3. The pretence that wind turbines are all about saving the planet has long since disappeared - apart from a few obligatory and soothing words in the ES. Landowners and developers are not desecrating our countryside out of the goodness of their hearts (if anyone of them has such an organ!), this whole scam is driven by money - pure and simple.

      Delete
    4. Here's the thing Peter; You infer from your comment that the landowner is hard-pressed to make a living from the estate. I would invite you to to take a few minutes to listen to other local businesses, i n the tourism sector, who are also having a hard time, but who employ a large proportion of the local population:

      Here's the first of a couple of fairly typical comments, found on the Highland Council website for Caplich windfarm:

      "Mr. Michael Timmis
      Comment submitted Mon 23 Feb 2015

      I am a Director and proprietor of the Oykel Bridge Hotel. The Hotel is the highest rated tourist accommodation facility in the area (Trip Advisor). The hotel is used by fishermen , walkers , motorists,cyclists and nature lovers visiting the beautiful and as yet unspoilt Strath Oykel and Assynt area. Considerable investment has been made to upgrade the hotel to a standard that the local community can be proud of and further investment is planned. However , it is currently only economic for the hotel to be open for six months of the year and the enterprise is barely profitable. This proposed wind farm would be disastrous for the Oykel Bridge Hotel . Numbers of visitors to the area would fall and if the hotel suffered a reduction of as few as 100 bed nights in a year it could fall into loss and this could ultimately lead to its closure with devastating consequences for local employment."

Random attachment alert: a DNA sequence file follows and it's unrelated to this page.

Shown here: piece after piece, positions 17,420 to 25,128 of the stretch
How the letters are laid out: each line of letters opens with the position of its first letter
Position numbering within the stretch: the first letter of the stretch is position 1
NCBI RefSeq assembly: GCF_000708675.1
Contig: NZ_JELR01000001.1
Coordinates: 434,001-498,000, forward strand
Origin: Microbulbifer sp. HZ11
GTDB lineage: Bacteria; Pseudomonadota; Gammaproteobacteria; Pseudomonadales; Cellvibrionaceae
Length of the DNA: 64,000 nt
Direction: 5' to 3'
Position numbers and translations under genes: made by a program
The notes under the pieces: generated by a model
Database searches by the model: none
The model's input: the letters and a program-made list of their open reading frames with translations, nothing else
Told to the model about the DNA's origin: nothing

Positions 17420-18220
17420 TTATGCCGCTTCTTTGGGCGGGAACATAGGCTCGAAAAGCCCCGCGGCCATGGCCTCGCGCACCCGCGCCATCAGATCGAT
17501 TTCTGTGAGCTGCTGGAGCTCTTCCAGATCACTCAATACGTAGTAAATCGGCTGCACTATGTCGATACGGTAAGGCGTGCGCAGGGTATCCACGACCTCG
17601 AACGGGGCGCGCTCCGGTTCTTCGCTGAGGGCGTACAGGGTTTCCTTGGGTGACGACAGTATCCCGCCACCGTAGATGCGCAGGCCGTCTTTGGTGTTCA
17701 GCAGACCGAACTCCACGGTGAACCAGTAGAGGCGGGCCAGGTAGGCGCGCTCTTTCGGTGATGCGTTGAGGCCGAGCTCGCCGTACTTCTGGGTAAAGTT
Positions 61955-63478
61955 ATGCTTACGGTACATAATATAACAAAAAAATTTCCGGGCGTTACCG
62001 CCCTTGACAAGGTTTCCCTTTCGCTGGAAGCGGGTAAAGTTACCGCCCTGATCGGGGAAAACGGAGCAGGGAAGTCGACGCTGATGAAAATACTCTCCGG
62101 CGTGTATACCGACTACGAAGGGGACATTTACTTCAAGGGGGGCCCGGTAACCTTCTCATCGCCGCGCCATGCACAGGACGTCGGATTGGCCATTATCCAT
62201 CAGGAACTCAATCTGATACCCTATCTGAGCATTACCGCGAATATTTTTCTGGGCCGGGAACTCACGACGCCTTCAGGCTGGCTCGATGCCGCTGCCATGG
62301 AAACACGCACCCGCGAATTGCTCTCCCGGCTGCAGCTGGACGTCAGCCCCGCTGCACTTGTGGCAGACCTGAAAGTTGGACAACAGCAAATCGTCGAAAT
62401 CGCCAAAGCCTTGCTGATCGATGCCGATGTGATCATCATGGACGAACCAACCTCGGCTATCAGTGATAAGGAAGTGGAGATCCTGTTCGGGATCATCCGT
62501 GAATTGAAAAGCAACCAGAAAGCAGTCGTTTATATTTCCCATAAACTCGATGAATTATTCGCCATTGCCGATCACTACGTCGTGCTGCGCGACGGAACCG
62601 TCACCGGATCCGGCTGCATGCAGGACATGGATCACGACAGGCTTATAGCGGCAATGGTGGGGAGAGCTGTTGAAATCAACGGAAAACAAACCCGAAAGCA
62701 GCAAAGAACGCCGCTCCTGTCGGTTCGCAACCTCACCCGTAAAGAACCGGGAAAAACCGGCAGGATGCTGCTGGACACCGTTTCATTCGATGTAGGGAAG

Do you see that? If they lost just 100 bednights a year they would go out of business and the locals would all lose their jobs.
      Here's another:

      "Mr Richard Campbell
      Comment submitted Mon 23 Feb 2015

      As the owners of Scourie Hotel, we wish to strongly object to this proposal. We are a business based in Sutherland and a relatively big employer of local people in the area. Almost all of our guests are walkers and fishermen who come to enjoy the outstanding natural beauty of the region. Many of these people will spend some time during their stay with us either walking or fishing in the area around this proposed development. Due to the appalling siting and scale of this proposal it will be visible from miles around. We believe the potential impact on visitor numbers and therefore our business is significant, hence this objection. In addition we believe it is contrary to the current planning policies in place which are designed to protect such wild places."


      Do you get it yet, Peter?
      Your already well-off estate owner is going to destroy all these other businesses. Your estate owner is a greedy, money-grubbing SELFISH bastard.

      Delete